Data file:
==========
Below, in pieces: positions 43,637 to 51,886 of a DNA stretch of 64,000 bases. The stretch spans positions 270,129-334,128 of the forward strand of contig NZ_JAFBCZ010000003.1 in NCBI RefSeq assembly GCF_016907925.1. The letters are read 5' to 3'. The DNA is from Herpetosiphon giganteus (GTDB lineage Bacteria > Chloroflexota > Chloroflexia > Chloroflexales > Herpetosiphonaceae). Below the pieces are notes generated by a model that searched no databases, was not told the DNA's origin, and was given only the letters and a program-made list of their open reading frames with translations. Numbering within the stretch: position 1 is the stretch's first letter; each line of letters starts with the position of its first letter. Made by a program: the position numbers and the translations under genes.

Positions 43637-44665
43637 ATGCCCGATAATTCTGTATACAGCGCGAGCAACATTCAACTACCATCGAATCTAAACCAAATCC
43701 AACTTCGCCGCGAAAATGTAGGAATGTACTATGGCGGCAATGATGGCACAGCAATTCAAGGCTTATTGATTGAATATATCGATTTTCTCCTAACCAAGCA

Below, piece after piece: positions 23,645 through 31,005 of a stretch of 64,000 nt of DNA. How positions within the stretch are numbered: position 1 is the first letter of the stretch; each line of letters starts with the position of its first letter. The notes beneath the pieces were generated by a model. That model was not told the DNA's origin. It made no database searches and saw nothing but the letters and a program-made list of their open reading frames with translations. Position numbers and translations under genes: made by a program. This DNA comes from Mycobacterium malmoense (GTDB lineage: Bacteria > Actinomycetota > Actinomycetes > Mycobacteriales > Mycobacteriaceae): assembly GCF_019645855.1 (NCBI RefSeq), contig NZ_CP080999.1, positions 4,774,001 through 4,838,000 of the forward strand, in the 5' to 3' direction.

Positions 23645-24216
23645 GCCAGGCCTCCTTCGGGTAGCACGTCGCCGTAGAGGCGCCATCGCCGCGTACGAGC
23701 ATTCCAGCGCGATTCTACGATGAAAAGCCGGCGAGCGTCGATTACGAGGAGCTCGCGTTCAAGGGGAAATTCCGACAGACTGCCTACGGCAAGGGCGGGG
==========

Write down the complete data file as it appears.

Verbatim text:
Below, in pieces: positions 43,637 to 51,886 of a DNA stretch of 64,000 bases. The stretch spans positions 270,129-334,128 of the forward strand of contig NZ_JAFBCZ010000003.1 in NCBI RefSeq assembly GCF_016907925.1. The letters are read 5' to 3'. The DNA is from Herpetosiphon giganteus (GTDB lineage Bacteria > Chloroflexota > Chloroflexia > Chloroflexales > Herpetosiphonaceae). Below the pieces are notes generated by a model that searched no databases, was not told the DNA's origin, and was given only the letters and a program-made list of their open reading frames with translations. Numbering within the stretch: position 1 is the stretch's first letter; each line of letters starts with the position of its first letter. Made by a program: the position numbers and the translations under genes.

Positions 43637-44665
43637 ATGCCCGATAATTCTGTATACAGCGCGAGCAACATTCAACTACCATCGAATCTAAACCAAATCC
43701 AACTTCGCCGCGAAAATGTAGGAATGTACTATGGCGGCAATGATGGCACAGCAATTCAAGGCTTATTGATTGAATATATCGATTTTCTCCTAACCAAGCA

Below, piece after piece: positions 23,645 through 31,005 of a stretch of 64,000 nt of DNA. How positions within the stretch are numbered: position 1 is the first letter of the stretch; each line of letters starts with the position of its first letter. The notes beneath the pieces were generated by a model. That model was not told the DNA's origin. It made no database searches and saw nothing but the letters and a program-made list of their open reading frames with translations. Position numbers and translations under genes: made by a program. This DNA comes from Mycobacterium malmoense (GTDB lineage: Bacteria > Actinomycetota > Actinomycetes > Mycobacteriales > Mycobacteriaceae): assembly GCF_019645855.1 (NCBI RefSeq), contig NZ_CP080999.1, positions 4,774,001 through 4,838,000 of the forward strand, in the 5' to 3' direction.

Positions 23645-24216
23645 GCCAGGCCTCCTTCGGGTAGCACGTCGCCGTAGAGGCGCCATCGCCGCGTACGAGC
23701 ATTCCAGCGCGATTCTACGATGAAAAGCCGGCGAGCGTCGATTACGAGGAGCTCGCGTTCAAGGGGAAATTCCGACAGACTGCCTACGGCAAGGGCGGGG